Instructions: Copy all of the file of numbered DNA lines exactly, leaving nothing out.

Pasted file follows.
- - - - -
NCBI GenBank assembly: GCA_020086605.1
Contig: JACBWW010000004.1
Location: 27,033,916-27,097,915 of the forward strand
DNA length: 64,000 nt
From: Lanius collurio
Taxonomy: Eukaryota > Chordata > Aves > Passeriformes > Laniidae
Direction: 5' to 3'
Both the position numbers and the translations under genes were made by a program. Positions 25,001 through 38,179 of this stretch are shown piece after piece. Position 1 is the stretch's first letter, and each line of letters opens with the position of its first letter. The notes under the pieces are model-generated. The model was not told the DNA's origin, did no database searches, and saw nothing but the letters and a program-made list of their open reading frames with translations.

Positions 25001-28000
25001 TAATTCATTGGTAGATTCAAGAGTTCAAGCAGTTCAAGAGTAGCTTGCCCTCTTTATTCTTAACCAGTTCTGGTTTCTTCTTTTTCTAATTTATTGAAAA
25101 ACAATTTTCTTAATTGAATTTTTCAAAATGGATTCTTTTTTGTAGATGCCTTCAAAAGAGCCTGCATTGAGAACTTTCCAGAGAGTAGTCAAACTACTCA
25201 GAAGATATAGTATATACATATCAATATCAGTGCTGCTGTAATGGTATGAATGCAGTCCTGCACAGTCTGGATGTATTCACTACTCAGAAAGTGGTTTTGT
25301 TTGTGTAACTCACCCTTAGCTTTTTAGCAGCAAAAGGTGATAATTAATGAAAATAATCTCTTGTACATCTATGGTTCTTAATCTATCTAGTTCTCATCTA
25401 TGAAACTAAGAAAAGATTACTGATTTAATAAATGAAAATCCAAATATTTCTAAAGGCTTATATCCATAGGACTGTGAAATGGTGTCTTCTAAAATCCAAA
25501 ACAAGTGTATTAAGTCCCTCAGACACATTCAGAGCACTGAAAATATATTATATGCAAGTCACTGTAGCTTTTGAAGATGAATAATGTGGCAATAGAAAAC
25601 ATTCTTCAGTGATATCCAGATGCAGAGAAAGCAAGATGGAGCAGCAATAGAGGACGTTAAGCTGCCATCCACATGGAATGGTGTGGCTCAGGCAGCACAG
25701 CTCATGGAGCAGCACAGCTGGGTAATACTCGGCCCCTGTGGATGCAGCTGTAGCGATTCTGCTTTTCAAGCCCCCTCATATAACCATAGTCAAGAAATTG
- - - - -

NCBI GenBank assembly: GCA_020086605.1
Contig: JACBWW010000004.1
Location: 27,033,916-27,097,915 of the forward strand
DNA length: 64,000 nt
From: Lanius collurio
Taxonomy: Eukaryota > Chordata > Aves > Passeriformes > Laniidae
Direction: 5' to 3'
Both the position numbers and the translations under genes were made by a program. Positions 25,001 through 38,179 of this stretch are shown piece after piece. Position 1 is the stretch's first letter, and each line of letters opens with the position of its first letter. The notes under the pieces are model-generated. The model was not told the DNA's origin, did no database searches, and saw nothing but the letters and a program-made list of their open reading frames with translations.

Positions 25001-28000
25001 TAATTCATTGGTAGATTCAAGAGTTCAAGCAGTTCAAGAGTAGCTTGCCCTCTTTATTCTTAACCAGTTCTGGTTTCTTCTTTTTCTAATTTATTGAAAA
25101 ACAATTTTCTTAATTGAATTTTTCAAAATGGATTCTTTTTTGTAGATGCCTTCAAAAGAGCCTGCATTGAGAACTTTCCAGAGAGTAGTCAAACTACTCA
25201 GAAGATATAGTATATACATATCAATATCAGTGCTGCTGTAATGGTATGAATGCAGTCCTGCACAGTCTGGATGTATTCACTACTCAGAAAGTGGTTTTGT
25301 TTGTGTAACTCACCCTTAGCTTTTTAGCAGCAAAAGGTGATAATTAATGAAAATAATCTCTTGTACATCTATGGTTCTTAATCTATCTAGTTCTCATCTA
25401 TGAAACTAAGAAAAGATTACTGATTTAATAAATGAAAATCCAAATATTTCTAAAGGCTTATATCCATAGGACTGTGAAATGGTGTCTTCTAAAATCCAAA
25501 ACAAGTGTATTAAGTCCCTCAGACACATTCAGAGCACTGAAAATATATTATATGCAAGTCACTGTAGCTTTTGAAGATGAATAATGTGGCAATAGAAAAC
25601 ATTCTTCAGTGATATCCAGATGCAGAGAAAGCAAGATGGAGCAGCAATAGAGGACGTTAAGCTGCCATCCACATGGAATGGTGTGGCTCAGGCAGCACAG
25701 CTCATGGAGCAGCACAGCTGGGTAATACTCGGCCCCTGTGGATGCAGCTGTAGCGATTCTGCTTTTCAAGCCCCCTCATATAACCATAGTCAAGAAATTG